Among the technology changes faced by the SLVHS community over the last several years, the implementation of a system of school email accounts was one of the most controversial. Everyone has been concerned about their school emails. The truth is, these accounts were made to teach students how to communicate effectively, and to help them learn how to be safe on the internet.
As a learning tool provided by Google Apps for Education, students have to be school appropriate — a list of 117 curse words is programmed into the slvusd.org system. If an email is sent with with one of these words, it is automatically sent to the principal. So, students don’t have that much privacy. When interviewed, many students were surprised about their lack of privacy. “I’m really shocked and disappointed. I thought there was a little more of a curtain,” said freshman Katie Lozier. “Definitely, I was really hoping that there was a little bit of freedom,” Xander Krikke, freshman, agreed. “Not surprised at all,” senior Alissa Saylor commented.
Our grades and school records are confidential, but our emails, because they are a learning tool, are not. In addition to the profanities list, teachers can access our email accounts. At any time of the day, a teacher could be looking at the documents in your google drive or viewing your email. That’s a little bit scary! But these aren’t personal email accounts. Most students would increase the amount of privacy, a little bit uncomfortable with the true visibility of our teachers. All were in agreement that the cyberbullying prevention aspect of the emails was beneficial. “I think that these emails are good for student communication,” said freshman Kaelynn Gregory.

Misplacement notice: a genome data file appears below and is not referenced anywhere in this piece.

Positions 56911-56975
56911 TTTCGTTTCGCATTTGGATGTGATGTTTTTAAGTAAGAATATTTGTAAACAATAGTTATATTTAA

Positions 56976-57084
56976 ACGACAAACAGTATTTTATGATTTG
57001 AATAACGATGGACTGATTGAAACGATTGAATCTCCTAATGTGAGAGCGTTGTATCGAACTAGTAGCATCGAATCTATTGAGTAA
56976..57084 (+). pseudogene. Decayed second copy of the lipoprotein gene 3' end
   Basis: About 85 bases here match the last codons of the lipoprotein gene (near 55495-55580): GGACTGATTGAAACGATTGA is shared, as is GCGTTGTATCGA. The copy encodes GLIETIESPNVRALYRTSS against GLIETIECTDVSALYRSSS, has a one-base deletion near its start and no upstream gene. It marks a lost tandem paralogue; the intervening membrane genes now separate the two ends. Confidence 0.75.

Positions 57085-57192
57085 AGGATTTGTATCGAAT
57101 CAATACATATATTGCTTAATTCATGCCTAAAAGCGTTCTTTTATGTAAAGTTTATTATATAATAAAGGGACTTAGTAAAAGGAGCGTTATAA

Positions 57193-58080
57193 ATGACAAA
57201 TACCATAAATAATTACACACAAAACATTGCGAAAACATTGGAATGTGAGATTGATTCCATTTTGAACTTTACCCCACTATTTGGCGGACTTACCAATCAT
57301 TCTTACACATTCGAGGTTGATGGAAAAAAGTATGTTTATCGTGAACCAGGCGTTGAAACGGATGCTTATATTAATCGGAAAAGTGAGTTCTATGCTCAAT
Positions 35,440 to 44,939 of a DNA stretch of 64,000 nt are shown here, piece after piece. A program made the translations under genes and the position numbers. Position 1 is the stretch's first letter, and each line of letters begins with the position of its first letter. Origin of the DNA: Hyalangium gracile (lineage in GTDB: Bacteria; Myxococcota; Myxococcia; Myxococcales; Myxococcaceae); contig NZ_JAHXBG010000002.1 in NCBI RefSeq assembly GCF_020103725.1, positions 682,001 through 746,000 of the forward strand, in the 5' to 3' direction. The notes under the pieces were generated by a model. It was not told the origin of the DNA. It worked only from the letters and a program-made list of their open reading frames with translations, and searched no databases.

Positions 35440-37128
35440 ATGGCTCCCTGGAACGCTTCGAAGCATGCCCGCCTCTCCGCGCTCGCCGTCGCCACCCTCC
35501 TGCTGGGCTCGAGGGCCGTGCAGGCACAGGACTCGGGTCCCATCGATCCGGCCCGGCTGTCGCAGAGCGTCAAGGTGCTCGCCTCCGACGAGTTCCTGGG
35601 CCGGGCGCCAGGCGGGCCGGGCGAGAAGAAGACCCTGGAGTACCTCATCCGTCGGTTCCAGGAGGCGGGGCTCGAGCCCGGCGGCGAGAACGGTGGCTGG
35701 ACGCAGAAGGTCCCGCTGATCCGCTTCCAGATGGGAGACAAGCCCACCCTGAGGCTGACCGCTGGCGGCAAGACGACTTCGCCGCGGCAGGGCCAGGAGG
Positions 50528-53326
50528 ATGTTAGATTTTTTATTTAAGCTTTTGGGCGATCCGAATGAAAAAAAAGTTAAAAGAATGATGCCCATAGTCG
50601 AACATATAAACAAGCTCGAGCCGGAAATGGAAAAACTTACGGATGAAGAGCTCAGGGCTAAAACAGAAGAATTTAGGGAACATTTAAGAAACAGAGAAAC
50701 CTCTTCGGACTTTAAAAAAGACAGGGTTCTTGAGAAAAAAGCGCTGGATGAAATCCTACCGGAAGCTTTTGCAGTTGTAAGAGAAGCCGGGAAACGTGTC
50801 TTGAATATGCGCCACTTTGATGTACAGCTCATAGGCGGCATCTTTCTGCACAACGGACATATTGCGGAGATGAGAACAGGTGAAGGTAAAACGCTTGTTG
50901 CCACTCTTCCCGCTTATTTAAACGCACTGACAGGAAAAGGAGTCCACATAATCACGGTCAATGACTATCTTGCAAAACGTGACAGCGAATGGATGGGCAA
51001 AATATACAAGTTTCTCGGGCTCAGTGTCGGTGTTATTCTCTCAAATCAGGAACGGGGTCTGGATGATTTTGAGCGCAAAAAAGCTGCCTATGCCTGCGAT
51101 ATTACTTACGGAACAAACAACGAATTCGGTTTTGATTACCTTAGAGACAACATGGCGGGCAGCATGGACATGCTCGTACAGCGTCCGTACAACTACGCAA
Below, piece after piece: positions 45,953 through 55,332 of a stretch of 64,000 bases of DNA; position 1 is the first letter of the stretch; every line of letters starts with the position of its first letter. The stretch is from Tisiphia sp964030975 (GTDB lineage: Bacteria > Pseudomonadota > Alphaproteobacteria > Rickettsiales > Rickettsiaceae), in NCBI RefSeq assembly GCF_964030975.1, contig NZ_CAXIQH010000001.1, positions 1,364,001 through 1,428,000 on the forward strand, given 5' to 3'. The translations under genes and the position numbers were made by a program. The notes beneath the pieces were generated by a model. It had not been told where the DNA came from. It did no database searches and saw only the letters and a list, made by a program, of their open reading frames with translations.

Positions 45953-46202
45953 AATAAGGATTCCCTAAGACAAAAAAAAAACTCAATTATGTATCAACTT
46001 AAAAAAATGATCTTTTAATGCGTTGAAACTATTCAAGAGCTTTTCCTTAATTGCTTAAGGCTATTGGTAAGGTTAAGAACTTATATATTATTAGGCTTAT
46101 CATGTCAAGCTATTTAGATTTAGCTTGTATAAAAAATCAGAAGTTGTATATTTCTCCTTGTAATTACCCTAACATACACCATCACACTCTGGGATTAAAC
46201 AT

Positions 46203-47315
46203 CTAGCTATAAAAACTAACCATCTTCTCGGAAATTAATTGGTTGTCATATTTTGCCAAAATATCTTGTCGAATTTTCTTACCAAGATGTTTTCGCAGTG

Teachers have access to our emails because they are used as learning tools, and they are legally obligated to monitor them by state law. The emails are archived and sorted on a server, so deleting one from an account won’t completely erase it. In fact, the act of deleting an email doesn’t affect the archiving at all. “I thought that the archiving of our emails was a little freaky,” mentioned Tilia Lundberg, freshman. This is useful because it helps with finding
who might be cyberbullies or victims of cyberbullying. Not only does it assist staff in identifying at-risk students, it ensures student safety. The school email account were designed to be a balanced learning tool, though many still feel differently.
By: Eilidh MacDonald